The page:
Quote Originally Posted by DrunkenAsparagus View Post
    If they agree to it, why not. You still haven't stated why it's any of your business to stop the mutually agreed upon trade.



    So you taking a raise is slavery? So you paying for something is slavery? You get taken advantage of every day. Your comparisons to actual slavery devalue what actual slavery is.



    And if you take away the second option, what do they have left?!



    You're begging the question. Why do we have this standard, because it's the standard. Again, you still haven't answered my question as to why it's any of your business if an employer agrees with me to pay me less than $7.25 an hour.
    I see no point in continuing this discussion with you because we have a fundamental disagreement.
    You look at the value of the minimum wage and a worker from a purely profit based position.
    I look at the value of the minimum wage and the worker from a societal based position.

  3. #143
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    Re: Were we better off before industrialization?

    Quote Originally Posted by Ethereal View Post
    Do you have a relevant counter-point to my argument, or is inane blathering the only thing you're capable of?
    I stated it but you'd rather be obnoxious than have reasonable discourse.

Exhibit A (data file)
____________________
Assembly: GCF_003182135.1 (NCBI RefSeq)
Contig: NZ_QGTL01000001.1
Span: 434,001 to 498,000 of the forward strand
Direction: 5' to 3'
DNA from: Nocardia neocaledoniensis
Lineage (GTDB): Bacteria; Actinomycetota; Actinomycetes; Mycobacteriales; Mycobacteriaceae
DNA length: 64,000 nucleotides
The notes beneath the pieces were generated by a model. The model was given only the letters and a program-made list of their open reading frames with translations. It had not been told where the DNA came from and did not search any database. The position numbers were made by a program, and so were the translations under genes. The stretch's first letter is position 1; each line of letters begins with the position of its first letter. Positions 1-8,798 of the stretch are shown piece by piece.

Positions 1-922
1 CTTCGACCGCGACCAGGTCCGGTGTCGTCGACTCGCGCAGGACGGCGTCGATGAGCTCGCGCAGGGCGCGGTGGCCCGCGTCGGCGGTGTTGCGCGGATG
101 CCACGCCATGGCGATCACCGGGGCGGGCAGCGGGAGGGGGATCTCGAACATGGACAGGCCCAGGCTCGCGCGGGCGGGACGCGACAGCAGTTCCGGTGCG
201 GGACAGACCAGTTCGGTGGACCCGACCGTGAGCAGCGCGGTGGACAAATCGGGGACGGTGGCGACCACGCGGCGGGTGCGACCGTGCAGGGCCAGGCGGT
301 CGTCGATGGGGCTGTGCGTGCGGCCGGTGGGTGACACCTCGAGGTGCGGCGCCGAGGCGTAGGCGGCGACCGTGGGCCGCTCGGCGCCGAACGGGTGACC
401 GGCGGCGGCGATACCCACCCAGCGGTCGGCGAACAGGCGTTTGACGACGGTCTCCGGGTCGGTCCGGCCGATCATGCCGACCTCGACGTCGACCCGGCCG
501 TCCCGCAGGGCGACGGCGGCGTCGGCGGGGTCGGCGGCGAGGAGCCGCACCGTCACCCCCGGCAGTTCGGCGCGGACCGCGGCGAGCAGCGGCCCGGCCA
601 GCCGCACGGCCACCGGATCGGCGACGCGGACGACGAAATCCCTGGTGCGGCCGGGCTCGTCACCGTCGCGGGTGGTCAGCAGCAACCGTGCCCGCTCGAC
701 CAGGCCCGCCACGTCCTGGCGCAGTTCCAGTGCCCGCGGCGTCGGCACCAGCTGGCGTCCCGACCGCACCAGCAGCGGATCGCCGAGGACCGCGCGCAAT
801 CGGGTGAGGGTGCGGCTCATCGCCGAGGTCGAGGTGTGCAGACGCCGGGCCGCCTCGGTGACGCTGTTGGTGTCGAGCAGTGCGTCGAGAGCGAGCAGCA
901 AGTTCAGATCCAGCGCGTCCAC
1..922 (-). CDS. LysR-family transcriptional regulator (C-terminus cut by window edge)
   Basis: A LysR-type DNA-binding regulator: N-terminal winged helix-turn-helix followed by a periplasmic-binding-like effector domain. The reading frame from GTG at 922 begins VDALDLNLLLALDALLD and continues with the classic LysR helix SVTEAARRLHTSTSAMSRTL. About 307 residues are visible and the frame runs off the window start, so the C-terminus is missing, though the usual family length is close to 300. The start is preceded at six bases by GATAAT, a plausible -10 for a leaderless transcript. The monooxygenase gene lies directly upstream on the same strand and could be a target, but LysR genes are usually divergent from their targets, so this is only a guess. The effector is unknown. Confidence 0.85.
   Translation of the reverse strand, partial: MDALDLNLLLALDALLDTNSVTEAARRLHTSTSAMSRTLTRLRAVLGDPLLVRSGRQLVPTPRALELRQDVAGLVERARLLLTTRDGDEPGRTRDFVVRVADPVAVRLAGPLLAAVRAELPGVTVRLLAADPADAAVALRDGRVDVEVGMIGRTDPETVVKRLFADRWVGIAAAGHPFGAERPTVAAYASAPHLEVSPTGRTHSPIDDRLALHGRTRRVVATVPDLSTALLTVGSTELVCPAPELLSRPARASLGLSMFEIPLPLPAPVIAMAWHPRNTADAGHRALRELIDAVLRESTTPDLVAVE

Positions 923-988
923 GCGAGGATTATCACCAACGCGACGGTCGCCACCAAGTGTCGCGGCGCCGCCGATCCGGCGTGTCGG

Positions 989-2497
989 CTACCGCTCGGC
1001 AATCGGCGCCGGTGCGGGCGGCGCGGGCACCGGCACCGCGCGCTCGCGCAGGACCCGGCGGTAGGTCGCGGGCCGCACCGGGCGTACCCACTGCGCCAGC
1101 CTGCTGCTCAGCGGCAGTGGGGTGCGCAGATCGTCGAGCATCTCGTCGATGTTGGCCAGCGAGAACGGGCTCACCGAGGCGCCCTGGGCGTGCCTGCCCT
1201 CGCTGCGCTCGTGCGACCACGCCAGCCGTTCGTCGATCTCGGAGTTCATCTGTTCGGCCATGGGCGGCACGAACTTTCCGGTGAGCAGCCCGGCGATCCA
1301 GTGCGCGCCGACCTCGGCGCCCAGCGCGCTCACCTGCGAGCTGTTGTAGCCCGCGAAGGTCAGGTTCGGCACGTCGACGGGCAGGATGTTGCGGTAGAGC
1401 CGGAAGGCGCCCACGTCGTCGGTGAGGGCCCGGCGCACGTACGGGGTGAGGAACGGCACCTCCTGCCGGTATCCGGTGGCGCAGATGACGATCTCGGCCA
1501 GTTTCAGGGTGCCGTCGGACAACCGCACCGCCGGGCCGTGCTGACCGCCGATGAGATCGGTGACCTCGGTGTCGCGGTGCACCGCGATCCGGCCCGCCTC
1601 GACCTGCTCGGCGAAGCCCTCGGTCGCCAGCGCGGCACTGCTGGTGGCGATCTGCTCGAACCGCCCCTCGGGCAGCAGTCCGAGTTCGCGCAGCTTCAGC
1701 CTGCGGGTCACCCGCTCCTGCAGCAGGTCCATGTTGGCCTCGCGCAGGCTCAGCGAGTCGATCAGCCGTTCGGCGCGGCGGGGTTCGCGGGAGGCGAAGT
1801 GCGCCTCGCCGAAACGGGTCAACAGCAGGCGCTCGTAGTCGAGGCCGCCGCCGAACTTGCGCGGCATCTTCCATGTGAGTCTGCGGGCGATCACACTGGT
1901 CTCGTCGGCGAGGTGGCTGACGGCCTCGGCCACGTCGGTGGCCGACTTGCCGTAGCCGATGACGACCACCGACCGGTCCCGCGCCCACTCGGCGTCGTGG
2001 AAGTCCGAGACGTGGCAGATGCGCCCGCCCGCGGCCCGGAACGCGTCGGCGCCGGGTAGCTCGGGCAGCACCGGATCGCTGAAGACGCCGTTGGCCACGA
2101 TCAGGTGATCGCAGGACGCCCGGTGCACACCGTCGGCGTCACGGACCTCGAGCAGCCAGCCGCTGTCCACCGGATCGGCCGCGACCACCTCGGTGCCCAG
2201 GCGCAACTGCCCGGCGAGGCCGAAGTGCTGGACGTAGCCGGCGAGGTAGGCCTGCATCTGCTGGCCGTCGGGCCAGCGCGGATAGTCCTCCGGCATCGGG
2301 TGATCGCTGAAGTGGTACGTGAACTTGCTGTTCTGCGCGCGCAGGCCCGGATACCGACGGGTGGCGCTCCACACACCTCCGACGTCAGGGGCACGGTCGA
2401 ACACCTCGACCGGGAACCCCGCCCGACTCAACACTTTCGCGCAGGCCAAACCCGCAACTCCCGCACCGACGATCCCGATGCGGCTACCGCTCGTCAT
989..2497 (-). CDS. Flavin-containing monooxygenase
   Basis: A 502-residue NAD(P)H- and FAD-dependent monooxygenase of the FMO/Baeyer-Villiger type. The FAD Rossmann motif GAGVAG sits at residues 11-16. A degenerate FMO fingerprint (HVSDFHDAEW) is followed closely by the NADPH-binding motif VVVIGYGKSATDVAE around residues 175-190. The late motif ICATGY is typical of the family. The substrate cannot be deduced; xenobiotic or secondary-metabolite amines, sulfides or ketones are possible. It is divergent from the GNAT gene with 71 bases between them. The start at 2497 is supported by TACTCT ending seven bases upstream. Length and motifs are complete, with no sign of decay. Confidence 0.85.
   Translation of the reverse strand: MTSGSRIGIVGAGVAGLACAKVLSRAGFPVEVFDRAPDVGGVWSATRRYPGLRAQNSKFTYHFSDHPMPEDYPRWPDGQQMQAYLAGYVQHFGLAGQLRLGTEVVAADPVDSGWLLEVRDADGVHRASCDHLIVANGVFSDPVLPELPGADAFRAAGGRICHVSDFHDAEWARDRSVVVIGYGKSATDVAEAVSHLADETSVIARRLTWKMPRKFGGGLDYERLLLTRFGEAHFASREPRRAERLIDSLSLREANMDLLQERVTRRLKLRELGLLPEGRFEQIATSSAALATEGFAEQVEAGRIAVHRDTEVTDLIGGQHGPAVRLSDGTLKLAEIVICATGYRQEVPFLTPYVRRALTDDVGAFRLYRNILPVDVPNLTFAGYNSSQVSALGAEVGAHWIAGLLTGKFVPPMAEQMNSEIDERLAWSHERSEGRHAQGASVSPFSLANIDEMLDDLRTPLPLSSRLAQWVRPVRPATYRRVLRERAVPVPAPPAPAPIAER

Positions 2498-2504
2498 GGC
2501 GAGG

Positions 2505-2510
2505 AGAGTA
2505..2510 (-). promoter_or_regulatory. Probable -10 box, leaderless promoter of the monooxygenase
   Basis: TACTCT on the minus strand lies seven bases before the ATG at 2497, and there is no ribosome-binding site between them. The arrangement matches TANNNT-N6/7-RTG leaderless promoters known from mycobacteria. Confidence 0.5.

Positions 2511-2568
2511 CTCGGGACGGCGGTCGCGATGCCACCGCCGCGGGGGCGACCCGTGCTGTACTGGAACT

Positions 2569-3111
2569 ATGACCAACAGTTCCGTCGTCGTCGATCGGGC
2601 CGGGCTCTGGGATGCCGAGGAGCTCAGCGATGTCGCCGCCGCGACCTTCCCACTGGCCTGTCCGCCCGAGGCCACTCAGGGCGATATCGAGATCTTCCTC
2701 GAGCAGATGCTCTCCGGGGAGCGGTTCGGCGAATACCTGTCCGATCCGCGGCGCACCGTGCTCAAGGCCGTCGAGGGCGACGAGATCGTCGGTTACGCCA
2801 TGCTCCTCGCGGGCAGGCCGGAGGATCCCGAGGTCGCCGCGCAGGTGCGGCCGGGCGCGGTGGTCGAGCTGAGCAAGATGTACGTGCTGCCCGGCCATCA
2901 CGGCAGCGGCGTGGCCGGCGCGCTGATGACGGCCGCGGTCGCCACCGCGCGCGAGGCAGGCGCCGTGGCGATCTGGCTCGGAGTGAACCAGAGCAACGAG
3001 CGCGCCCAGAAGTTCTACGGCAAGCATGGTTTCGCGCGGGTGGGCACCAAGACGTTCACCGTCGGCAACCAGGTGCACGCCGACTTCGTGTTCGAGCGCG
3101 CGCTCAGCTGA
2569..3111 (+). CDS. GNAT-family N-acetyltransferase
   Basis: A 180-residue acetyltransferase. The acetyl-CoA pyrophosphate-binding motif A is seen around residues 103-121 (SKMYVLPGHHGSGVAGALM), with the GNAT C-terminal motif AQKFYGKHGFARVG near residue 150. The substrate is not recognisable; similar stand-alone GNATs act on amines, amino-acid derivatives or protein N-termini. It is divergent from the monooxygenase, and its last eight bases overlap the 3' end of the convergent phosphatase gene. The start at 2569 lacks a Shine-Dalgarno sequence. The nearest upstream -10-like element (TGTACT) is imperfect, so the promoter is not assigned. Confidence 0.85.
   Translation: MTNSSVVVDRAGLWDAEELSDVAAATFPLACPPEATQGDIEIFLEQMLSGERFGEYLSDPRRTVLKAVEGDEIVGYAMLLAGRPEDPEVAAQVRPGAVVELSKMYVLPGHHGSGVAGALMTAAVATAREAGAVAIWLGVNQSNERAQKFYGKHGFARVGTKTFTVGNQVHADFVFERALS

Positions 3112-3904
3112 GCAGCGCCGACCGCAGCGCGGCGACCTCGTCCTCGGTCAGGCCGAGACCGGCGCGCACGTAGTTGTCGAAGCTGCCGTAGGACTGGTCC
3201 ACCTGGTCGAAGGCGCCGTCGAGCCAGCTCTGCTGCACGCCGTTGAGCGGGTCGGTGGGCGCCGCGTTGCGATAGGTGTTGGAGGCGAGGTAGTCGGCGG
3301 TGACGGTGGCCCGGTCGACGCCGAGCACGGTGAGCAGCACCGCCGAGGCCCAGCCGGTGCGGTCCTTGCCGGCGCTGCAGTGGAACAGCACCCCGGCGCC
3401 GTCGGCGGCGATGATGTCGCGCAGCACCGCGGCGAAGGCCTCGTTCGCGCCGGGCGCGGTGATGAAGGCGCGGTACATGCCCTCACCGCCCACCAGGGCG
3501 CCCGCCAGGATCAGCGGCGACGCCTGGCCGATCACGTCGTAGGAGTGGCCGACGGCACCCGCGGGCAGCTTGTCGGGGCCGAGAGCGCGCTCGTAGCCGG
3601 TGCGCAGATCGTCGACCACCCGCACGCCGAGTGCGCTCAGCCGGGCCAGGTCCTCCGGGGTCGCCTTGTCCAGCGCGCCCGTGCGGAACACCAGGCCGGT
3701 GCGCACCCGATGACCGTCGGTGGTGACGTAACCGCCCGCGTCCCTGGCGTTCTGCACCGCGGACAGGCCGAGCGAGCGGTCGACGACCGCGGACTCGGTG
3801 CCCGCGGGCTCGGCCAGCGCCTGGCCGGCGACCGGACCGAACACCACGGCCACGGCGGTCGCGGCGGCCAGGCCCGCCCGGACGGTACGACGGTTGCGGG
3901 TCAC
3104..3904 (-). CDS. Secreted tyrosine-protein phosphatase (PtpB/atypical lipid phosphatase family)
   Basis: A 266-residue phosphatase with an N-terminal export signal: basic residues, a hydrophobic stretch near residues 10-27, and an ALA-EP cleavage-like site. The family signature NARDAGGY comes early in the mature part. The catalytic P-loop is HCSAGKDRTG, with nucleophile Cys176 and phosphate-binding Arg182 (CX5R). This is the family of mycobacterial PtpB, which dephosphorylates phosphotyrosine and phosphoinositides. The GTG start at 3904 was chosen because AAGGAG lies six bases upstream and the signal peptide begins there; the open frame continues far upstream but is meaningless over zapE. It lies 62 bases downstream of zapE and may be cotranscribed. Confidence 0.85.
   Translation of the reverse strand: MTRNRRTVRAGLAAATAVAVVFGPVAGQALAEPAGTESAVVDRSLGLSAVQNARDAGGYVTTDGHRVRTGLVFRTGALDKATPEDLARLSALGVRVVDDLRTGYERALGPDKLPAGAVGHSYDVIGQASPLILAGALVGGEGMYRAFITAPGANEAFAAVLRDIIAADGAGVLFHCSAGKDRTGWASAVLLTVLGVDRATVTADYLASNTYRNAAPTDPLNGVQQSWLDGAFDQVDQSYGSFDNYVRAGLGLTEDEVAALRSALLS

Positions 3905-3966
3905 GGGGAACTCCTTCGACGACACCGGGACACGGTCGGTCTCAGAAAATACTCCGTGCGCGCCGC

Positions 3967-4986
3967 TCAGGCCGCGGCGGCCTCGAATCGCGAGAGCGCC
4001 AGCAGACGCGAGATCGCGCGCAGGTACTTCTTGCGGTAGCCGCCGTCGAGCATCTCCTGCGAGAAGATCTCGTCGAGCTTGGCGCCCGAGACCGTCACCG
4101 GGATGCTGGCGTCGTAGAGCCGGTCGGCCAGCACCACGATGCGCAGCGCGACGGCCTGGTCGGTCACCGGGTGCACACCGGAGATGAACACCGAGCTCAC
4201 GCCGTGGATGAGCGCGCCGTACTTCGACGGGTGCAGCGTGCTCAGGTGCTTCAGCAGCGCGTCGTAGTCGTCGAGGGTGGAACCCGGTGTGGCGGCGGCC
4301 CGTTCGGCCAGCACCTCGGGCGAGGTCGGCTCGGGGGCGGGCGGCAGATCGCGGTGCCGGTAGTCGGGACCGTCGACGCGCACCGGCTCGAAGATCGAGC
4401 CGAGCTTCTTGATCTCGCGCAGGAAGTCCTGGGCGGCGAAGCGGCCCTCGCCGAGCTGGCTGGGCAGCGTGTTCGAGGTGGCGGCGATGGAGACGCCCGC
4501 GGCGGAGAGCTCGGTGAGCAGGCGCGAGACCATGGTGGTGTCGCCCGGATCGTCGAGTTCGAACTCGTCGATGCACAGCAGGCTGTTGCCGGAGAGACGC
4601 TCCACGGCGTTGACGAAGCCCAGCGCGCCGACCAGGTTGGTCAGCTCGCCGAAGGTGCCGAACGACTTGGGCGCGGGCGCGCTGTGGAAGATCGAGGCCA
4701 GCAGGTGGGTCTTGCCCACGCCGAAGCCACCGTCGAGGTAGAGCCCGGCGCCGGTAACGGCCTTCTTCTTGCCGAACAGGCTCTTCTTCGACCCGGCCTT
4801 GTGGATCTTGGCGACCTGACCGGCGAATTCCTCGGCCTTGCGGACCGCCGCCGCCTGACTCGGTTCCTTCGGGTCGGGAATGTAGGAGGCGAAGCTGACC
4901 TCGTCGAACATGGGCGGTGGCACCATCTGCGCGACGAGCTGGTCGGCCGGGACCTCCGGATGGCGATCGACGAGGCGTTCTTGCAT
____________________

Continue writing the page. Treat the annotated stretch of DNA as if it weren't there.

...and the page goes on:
While harming other families.
    What other families? Minority families? No, it helps them.

    Once again, empirical literature shows that minimum wage laws hurt the people they are intended to help, namely minorities and teens.
    Empirical eh? That sounds very scientific... I guess I better believe you because you made it sound scientific.
    Don't you really mean, a think tank/economist created their opinion and put it on paper?

    It's simple supply and demand. A minimum wage acts as a binding price floor, which results in a surplus of labor (unemployment). A person with no skills or education is therefore excluded from the labor market because the equilibrium price of their labor is below the price floor.
    Your specious premise doesn't take into account external forces and presumes labor is nothing more than any piece of machinery. In the real world, these are people.